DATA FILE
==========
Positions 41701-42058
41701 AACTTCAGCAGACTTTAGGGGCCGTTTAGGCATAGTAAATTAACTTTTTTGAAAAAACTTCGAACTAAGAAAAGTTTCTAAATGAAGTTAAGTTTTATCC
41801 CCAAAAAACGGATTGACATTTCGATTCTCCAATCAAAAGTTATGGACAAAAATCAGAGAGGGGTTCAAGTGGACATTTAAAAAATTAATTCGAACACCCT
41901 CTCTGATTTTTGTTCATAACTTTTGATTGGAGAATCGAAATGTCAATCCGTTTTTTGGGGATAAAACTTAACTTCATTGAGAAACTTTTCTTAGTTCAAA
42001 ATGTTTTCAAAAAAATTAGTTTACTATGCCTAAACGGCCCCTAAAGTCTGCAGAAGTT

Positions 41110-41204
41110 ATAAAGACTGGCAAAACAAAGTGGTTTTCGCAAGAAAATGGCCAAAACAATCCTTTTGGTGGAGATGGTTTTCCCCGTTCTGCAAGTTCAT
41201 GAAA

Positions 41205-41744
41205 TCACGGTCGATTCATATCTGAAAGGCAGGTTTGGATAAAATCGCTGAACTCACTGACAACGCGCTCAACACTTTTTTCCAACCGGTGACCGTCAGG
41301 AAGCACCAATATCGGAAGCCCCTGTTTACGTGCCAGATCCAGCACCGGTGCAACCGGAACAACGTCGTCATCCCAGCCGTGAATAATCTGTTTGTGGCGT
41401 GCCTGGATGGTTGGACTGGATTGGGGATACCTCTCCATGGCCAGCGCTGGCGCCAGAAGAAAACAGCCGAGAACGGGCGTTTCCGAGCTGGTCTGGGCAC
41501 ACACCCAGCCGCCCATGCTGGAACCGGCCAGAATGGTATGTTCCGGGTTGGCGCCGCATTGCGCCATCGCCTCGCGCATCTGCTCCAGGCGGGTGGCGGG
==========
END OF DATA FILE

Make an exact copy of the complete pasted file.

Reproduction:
Positions 41701-42058
41701 AACTTCAGCAGACTTTAGGGGCCGTTTAGGCATAGTAAATTAACTTTTTTGAAAAAACTTCGAACTAAGAAAAGTTTCTAAATGAAGTTAAGTTTTATCC
41801 CCAAAAAACGGATTGACATTTCGATTCTCCAATCAAAAGTTATGGACAAAAATCAGAGAGGGGTTCAAGTGGACATTTAAAAAATTAATTCGAACACCCT
41901 CTCTGATTTTTGTTCATAACTTTTGATTGGAGAATCGAAATGTCAATCCGTTTTTTGGGGATAAAACTTAACTTCATTGAGAAACTTTTCTTAGTTCAAA
42001 ATGTTTTCAAAAAAATTAGTTTACTATGCCTAAACGGCCCCTAAAGTCTGCAGAAGTT

Positions 41110-41204
41110 ATAAAGACTGGCAAAACAAAGTGGTTTTCGCAAGAAAATGGCCAAAACAATCCTTTTGGTGGAGATGGTTTTCCCCGTTCTGCAAGTTCAT
41201 GAAA

Positions 41205-41744
41205 TCACGGTCGATTCATATCTGAAAGGCAGGTTTGGATAAAATCGCTGAACTCACTGACAACGCGCTCAACACTTTTTTCCAACCGGTGACCGTCAGG
41301 AAGCACCAATATCGGAAGCCCCTGTTTACGTGCCAGATCCAGCACCGGTGCAACCGGAACAACGTCGTCATCCCAGCCGTGAATAATCTGTTTGTGGCGT
41401 GCCTGGATGGTTGGACTGGATTGGGGATACCTCTCCATGGCCAGCGCTGGCGCCAGAAGAAAACAGCCGAGAACGGGCGTTTCCGAGCTGGTCTGGGCAC
41501 ACACCCAGCCGCCCATGCTGGAACCGGCCAGAATGGTATGTTCCGGGTTGGCGCCGCATTGCGCCATCGCCTCGCGCATCTGCTCCAGGCGGGTGGCGGG